A Lion in Paris: a beautiful picture book that introduces City of Light to little readers and explores the process of finding our identity

Beatrice Alemagna, A Lion in Paris

English edition first published 2014 by Tate Publishing (First published 2006), 32p


Sometimes I wonder what will happen when Ema grows up and she won’t need me to read her stories or even recommend something… I guess we won’t have so many picture books around but I will definitely continue to buy some or borrow them from the library.

It was real delight to read another book by Beatrice Alemagna. She is so sensitive and sophisticated, so original. A Lion in Paris is an over-sized book with the text placed on the top pages and the beautiful artwork underneath as it opens vertically looking like an artist’s portfolio case. It tells the story of a young, curious lion that being bored at home, in the savanna, decided to seek excitement in the city.


No luggage and a little scared, the lion took the train and arrived in Paris, in Gare de Lyon.  It was his first time there and his biggest surprise was that nobody seemed to be terrified by him. Not even when he roared to make people notice him. Happy to be accepted we shortly notice the lion drinking espresso at Café de Flore and pondering why the people were hurrying around with a kind of sword under their arm (the famous French baguettes).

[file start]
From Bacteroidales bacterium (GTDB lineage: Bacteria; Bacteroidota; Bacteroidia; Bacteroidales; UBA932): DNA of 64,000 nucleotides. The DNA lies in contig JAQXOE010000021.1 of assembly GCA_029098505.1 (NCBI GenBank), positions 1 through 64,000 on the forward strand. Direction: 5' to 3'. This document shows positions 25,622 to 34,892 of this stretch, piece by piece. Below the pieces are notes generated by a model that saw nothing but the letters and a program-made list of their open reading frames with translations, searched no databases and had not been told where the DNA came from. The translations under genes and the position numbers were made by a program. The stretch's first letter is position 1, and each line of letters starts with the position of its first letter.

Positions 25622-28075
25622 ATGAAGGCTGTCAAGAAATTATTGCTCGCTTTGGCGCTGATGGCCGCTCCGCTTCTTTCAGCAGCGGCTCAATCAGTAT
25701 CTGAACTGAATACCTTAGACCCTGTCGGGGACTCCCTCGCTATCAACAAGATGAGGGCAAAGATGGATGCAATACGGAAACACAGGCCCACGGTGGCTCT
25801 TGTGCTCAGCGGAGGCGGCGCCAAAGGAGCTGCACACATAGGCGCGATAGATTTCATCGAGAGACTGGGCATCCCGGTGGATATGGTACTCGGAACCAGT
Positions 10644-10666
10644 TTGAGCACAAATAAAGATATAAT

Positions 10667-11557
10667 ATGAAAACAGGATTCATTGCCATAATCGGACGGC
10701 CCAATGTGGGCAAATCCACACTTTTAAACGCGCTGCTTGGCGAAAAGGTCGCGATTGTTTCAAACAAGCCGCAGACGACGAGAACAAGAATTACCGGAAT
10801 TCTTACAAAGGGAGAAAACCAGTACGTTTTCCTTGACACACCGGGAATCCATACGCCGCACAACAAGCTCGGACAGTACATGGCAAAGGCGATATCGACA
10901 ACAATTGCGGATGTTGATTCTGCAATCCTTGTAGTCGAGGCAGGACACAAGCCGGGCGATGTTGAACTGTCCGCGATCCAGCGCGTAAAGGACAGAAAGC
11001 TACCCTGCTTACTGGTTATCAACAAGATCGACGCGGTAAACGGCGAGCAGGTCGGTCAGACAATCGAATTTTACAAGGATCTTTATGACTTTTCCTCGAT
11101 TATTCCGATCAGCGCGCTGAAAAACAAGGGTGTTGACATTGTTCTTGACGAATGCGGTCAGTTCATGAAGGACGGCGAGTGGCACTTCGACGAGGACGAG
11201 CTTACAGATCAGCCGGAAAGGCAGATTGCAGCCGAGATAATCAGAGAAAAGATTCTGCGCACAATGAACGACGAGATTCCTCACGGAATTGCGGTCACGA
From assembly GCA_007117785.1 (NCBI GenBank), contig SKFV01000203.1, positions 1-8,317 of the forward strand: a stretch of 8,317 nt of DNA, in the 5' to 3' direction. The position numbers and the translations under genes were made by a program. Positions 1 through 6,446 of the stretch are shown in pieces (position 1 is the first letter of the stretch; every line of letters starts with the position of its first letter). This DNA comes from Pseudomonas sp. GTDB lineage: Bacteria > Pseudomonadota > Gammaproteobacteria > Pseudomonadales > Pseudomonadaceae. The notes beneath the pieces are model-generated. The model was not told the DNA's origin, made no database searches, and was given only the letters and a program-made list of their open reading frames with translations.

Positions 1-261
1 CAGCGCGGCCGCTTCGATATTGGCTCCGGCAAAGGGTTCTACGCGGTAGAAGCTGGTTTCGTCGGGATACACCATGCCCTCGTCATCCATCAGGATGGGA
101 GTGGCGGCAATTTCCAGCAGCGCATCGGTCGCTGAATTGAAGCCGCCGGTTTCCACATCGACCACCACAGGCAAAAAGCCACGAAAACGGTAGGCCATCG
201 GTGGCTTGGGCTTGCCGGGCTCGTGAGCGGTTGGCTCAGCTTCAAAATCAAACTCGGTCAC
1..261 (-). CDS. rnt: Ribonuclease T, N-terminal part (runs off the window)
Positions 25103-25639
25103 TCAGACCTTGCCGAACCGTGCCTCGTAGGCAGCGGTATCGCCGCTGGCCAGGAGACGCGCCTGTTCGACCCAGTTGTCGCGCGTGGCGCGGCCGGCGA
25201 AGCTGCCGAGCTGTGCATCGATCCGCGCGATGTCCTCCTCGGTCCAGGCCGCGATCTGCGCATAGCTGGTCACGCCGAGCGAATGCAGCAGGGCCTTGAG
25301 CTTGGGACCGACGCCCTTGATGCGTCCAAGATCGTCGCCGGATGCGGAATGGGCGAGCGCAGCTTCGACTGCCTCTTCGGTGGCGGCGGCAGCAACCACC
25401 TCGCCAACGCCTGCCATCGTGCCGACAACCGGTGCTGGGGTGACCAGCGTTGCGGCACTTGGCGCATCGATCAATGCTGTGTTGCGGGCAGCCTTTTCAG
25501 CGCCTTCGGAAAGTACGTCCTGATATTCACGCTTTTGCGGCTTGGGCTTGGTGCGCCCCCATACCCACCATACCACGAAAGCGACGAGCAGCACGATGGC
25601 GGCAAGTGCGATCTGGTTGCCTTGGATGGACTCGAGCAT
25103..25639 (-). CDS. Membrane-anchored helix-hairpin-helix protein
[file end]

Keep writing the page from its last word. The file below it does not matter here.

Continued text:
The urban landscapes and Paris’s iconic buildings fascinate the lion. He visits Centre Georges Pompidou, The Louvre where Mona Lisa seems to have eyes only for him, Montmartre, then climbs to the top of Eiffel Tower and walks along River Seine.


The city that had appeared so dreary and frightening and grey in the morning now seemed to be smiling at him with all its windows.

Alemagna combines drawing with painting and collage to capture the charm and the tempo of the city. The lion likes Paris and decides to stay. At a big crossroads, he sees a plinth and realizes the place is perfect for him.


The lion in the story was inspired by Lion of Belfort, a sculpture by Frédéric Bartholdi (sculptor of The Statue of Liberty) that is located in the center of Place Denfert-Rochereau in Paris. It symbolizes the French resistance during the Siege of Belfort but Alemagna thinks the Parisians are fond of this lion because he looks happy.


Complement A Lion in Paris with Beatrice Alemagna’s What is a Child and The 5 Misfits, a story about imperfections.


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